Laura Miller investigates the art of recommending books to others. I find it quite artless and mercenary. See? No, but seriously, I’ve been recommending ex-Ninja Peter Darbyshire’s The Warhol Gang mostly. I see it as required reading. So buy it. (Also, buy the aphorisms… I just finished reading them and they’re pretty damn good! That guy may be on to something.)
As Pearl sees it, four “doorways” allow readers to enter into any work of fiction or narrative nonfiction: story, characters, setting and language. “The difference between books is often a difference in the size of those doorways,” she explained. Someone who agrees with statements like “I stayed up late to finish the book,” is drawn to story, while someone who picks “I am in awe of the way the author could put words together,” cares more about the beauty of the prose.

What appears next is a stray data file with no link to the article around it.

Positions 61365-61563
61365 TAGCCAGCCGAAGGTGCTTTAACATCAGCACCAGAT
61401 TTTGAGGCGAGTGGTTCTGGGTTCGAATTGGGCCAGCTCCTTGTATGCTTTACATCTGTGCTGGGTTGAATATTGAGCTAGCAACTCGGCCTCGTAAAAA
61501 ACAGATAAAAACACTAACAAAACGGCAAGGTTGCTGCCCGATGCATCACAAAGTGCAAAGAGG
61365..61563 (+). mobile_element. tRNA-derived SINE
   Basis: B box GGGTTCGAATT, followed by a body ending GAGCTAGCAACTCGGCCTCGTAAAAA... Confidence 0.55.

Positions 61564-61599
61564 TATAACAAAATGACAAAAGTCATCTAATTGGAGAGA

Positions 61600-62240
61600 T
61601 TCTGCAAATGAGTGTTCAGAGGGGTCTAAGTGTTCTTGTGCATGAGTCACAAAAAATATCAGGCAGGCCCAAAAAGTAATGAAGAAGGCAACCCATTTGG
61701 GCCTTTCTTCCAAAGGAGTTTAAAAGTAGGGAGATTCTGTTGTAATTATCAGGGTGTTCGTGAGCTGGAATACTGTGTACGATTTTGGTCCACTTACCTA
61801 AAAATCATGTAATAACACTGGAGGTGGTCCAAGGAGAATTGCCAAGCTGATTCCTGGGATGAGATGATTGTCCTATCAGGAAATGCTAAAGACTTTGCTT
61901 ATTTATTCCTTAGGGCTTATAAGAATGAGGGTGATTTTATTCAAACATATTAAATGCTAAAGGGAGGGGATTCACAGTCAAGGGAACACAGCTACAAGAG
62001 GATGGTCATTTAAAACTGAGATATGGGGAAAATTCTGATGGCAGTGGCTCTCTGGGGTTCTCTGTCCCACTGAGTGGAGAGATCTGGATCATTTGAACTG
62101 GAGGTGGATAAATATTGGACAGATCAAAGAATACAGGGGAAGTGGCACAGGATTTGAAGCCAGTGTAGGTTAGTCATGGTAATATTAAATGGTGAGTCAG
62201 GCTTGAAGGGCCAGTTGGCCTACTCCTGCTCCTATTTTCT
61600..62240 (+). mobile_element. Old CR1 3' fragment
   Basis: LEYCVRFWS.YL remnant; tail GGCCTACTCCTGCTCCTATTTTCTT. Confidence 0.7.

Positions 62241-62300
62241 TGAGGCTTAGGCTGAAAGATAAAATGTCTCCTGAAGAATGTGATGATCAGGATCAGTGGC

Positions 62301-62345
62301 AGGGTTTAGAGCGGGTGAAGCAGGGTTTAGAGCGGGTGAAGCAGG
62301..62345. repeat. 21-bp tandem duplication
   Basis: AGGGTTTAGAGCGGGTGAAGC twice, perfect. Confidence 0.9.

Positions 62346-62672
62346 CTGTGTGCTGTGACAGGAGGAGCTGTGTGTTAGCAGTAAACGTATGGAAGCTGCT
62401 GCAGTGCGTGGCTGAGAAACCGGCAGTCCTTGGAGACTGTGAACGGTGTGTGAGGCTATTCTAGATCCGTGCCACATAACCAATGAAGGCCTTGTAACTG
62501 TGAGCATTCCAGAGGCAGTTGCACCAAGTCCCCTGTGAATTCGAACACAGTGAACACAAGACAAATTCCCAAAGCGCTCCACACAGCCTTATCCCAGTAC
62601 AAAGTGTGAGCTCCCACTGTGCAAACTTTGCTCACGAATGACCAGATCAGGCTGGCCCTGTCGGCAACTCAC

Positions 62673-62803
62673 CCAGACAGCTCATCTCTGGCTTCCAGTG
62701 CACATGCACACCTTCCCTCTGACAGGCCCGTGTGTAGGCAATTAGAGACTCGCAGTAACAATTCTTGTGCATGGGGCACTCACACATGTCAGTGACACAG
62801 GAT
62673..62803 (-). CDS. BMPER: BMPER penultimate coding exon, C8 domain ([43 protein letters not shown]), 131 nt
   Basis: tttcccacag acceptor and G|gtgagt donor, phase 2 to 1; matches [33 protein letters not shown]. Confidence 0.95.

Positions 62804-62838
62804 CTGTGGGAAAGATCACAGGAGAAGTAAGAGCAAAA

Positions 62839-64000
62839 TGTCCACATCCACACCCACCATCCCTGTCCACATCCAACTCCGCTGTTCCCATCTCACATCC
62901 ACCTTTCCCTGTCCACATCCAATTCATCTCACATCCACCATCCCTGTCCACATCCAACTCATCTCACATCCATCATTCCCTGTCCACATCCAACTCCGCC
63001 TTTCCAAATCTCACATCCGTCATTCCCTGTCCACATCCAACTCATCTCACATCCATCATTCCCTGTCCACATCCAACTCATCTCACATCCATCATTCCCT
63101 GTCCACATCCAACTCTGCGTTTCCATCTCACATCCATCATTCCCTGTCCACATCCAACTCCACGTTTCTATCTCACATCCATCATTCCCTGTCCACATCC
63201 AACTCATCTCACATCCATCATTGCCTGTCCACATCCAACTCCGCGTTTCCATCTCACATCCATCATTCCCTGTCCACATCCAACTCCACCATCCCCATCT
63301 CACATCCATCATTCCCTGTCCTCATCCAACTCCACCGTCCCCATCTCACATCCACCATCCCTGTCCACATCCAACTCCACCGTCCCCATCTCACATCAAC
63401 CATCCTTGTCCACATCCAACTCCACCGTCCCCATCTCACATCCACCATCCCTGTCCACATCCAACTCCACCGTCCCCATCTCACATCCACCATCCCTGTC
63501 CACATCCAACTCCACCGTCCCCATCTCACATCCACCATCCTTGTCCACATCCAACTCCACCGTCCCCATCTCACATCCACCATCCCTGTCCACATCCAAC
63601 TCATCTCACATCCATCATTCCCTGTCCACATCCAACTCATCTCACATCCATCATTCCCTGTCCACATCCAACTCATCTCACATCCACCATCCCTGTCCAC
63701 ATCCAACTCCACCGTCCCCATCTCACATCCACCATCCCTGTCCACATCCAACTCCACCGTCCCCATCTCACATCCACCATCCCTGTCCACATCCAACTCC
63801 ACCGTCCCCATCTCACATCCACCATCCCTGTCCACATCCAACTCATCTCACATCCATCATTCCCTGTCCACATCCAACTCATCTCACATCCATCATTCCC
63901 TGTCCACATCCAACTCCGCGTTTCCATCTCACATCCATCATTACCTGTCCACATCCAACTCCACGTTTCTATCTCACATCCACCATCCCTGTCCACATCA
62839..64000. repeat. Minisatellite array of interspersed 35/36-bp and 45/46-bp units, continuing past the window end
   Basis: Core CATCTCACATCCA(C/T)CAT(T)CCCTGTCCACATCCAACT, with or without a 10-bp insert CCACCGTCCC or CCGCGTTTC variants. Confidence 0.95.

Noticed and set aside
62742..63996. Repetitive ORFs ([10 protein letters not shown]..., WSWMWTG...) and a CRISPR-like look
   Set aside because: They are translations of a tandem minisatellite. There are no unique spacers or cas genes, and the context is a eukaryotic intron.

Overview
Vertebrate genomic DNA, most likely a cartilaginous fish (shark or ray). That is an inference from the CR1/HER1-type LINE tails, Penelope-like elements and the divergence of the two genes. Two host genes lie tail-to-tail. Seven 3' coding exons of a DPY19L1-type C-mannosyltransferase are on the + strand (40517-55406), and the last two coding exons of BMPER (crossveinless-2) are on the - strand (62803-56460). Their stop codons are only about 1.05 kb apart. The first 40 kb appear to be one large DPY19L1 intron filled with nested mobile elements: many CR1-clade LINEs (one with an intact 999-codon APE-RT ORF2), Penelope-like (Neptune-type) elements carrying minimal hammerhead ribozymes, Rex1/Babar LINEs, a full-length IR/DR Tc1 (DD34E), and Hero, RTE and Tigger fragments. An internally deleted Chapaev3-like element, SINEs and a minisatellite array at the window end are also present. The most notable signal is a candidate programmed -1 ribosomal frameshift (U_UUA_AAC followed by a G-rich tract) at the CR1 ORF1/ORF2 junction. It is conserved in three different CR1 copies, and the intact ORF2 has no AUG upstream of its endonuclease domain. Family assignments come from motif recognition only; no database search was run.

The ideal book, of course, excels in all four aspects, but such works are rare. (Pearl lists “To Kill a Mockingbird,” Larry McMurtry’s “Lonesome Dove,” and “Angle of Repose” by Wallace Stegner as her fail-safes â€” that is, recommendations likely to please readers of any taste.) “For a recommendation to mean something, the book has to have a door that matches the person you’re recommending it to,” Pearl observes. “You can like a book that doesn’t have your doorway, but you’re going to have a harder time getting into it.”